Your boat if not protected is susceptible to electrochemical corrosion.

Galvanic Corrosion--occurs when different metals with different galvanic voltages are electrically connected and wetted by water.  Stray Current Corrosion--occurs when submerged metals are subjected to an electrical current that has strayed from an electrical circuit powered by a battery, generator or dock power. It is the result of an electrical fault.

Metals have different levels of nobility depending on how readily they give up their mass when in a hostile environment.

When corrosion is at work metal actually leaves the least noble metal in any circuit and deposits itself on the most noble metal.  Aluminum is low on the nobility tables so it will give itself up if it is in a salt solution near a more noble metal and there is electrical activity (natural or man made) present.  

Cathodic protection is supplied by the use of sacrificial anodes.  Fortunately for aluminum there are metals that are even less noble.  They include magnesium, zinc and some aluminum, zinc alloys.

These metals can be made in to sacrificial anodes. The anodes when attached directly to an unpainted area of an aluminum hull will protect any part of the hull that is not electrically isolated form the anode.

Which one is best?  for our boats probably an aluminum. zinc allow.    Magnesium is very active in salt water and is sometimes used for fresh water applications.    Zinc works well but can oxidize over when exposed to air.  This means if zincs are not cleaned when a boat has been out of the salt and the boat is returned to the salt the oxidized coating  will protect the zinc and it will not function as a sacrificial anode.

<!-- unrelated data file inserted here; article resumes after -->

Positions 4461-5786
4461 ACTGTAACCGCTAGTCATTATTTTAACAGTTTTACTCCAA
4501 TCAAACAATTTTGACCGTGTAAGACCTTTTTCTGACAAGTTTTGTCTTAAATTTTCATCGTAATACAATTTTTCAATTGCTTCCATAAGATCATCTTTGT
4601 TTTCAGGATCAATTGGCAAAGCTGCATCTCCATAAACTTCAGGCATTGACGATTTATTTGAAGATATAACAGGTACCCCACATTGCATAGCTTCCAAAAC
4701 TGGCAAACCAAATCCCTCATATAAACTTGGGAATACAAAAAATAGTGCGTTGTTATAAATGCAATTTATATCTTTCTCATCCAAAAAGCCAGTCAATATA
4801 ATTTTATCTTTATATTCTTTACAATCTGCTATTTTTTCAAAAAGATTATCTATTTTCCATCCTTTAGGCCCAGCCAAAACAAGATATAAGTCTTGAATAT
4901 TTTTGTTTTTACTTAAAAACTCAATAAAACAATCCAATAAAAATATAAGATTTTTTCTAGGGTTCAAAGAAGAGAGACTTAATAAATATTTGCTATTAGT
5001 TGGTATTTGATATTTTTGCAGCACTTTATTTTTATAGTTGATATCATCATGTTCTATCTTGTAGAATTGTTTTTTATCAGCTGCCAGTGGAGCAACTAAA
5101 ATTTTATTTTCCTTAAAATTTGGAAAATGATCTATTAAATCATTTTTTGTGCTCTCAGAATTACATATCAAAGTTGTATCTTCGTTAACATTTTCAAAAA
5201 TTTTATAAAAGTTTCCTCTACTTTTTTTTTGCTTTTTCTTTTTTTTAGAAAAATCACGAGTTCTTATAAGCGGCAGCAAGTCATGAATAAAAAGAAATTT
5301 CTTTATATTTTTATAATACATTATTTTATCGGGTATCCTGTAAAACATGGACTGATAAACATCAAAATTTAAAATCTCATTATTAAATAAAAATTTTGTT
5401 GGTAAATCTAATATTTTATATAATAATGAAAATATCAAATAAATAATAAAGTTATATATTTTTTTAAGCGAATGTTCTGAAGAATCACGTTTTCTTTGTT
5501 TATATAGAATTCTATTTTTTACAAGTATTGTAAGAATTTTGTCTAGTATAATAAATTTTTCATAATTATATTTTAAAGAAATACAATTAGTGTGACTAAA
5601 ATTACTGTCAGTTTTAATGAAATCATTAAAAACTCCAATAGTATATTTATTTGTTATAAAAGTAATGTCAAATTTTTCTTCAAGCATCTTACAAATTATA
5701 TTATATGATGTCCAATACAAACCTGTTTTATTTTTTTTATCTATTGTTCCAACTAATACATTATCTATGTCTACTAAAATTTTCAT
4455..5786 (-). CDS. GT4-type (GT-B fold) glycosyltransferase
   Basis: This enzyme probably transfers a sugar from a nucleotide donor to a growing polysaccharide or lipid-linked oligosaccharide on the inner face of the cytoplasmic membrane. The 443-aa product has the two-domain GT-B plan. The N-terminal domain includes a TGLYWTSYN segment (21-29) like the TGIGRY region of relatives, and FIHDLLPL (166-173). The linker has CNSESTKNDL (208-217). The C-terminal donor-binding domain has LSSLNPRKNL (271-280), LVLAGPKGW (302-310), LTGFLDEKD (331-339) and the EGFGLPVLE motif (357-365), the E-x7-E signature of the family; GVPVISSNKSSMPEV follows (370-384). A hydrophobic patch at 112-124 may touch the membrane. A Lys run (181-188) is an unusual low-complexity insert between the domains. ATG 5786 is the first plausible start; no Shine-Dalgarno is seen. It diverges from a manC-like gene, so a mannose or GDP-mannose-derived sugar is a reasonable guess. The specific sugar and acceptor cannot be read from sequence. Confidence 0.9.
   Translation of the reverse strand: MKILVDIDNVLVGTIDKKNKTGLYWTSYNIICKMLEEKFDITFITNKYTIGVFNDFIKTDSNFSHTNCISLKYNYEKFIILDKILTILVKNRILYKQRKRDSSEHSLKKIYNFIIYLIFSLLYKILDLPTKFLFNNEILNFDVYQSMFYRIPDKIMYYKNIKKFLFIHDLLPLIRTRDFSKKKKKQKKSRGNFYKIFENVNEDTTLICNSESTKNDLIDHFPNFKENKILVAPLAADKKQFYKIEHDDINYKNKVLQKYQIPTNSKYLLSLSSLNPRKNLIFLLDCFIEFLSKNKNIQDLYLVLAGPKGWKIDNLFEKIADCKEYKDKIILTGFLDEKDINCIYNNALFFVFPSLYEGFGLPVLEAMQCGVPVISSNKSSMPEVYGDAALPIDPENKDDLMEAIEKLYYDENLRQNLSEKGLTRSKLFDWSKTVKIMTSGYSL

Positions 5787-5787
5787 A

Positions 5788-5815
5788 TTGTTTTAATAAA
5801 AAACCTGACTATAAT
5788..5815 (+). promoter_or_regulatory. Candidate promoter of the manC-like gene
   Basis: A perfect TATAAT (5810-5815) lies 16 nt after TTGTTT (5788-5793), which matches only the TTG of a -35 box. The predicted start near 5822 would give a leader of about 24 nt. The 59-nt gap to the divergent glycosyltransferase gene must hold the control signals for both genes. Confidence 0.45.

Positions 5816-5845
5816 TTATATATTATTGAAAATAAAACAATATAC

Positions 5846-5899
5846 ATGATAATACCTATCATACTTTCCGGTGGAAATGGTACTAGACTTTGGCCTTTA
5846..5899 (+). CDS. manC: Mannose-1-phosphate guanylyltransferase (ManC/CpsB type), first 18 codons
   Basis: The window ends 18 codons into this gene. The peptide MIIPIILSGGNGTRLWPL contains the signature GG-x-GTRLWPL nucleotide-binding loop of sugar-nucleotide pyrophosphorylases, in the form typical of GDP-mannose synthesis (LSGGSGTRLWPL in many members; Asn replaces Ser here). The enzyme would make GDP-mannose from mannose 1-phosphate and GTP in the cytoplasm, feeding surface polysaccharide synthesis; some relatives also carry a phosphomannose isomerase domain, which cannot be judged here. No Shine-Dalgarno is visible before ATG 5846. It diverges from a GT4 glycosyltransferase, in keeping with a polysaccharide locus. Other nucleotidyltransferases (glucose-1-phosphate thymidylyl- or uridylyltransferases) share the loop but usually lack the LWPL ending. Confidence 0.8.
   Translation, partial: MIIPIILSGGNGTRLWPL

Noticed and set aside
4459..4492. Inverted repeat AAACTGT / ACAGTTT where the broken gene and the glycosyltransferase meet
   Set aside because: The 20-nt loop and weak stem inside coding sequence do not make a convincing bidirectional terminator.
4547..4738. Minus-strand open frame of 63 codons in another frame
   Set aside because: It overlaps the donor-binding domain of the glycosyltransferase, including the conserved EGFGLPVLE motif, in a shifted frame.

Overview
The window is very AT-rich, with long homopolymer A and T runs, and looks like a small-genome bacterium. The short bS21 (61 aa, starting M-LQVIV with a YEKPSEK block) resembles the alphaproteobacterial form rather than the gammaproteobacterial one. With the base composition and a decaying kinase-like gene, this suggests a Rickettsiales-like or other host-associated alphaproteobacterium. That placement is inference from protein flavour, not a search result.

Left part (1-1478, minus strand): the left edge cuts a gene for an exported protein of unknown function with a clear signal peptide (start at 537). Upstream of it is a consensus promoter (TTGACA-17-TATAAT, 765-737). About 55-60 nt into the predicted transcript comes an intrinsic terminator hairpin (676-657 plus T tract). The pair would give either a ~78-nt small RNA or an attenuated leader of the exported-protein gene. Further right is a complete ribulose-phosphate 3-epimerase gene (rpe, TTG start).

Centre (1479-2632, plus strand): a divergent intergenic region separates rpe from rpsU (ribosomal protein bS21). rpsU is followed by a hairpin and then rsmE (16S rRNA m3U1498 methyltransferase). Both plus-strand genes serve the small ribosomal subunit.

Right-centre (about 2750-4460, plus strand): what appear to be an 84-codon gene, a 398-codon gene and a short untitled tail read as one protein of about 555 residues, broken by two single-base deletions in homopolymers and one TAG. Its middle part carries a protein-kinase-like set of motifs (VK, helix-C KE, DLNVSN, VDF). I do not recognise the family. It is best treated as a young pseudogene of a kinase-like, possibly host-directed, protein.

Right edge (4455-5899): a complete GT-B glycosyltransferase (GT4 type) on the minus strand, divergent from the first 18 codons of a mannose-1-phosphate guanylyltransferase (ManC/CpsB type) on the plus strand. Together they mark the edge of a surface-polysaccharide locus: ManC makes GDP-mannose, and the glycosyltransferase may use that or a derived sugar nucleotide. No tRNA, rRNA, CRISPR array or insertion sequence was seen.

Some aluminum , zinc alloys will function well and not oxidize over so they are better for boats that may be periodically out of the salt water.  

Anodes do not last forever.  Somewhere after 1/3 to 1/2 of the metal in an anode has disappeared it is time to replace it.  Some anodes will have built in warning devices that indicate when replacement is necessary. 

Some questions:

Q.  My outboard has an anode on it. Will that protect my boat?   A. If the zinc is sufficient in size, and the motor is connected electrically to the hull  and the zinc is always in the water it may protect the hull.  When the motor is lifted out, the anode is no longer in the circuit with a hull that remains in the water and there is no protection.   The hull should have its own anode to be safe.

Q.  Is my boat safe from corrosion when it is on the beach?   A. If it is embedded in sand that is often wet there may be some risk.  If saline water collects inside the boat there may be some risk.  An anode mounted outside the boat will not protect metal inside the boat if the anode is not submerged in the water that has collected inside.  A separate anode might be desirable for inside the boat.   Some folks use an anode fish on a wire that can be hung overboard when in the water and left in the bilge if left upright on the beach or a dock.

If you think you may need anodes see your dealer,  read the information at web sites of anode manufacturers. To   protect your boat select anodes correct in size and in composition for your situation.  Inspect the boat and the anodes often.


Galvanic corrosion is excluded from our warranty as well as the warranty of most aluminum boats so it pays you to be educated on the subject.  With proper care you should be able to avoid the effects of galvanic corrosion.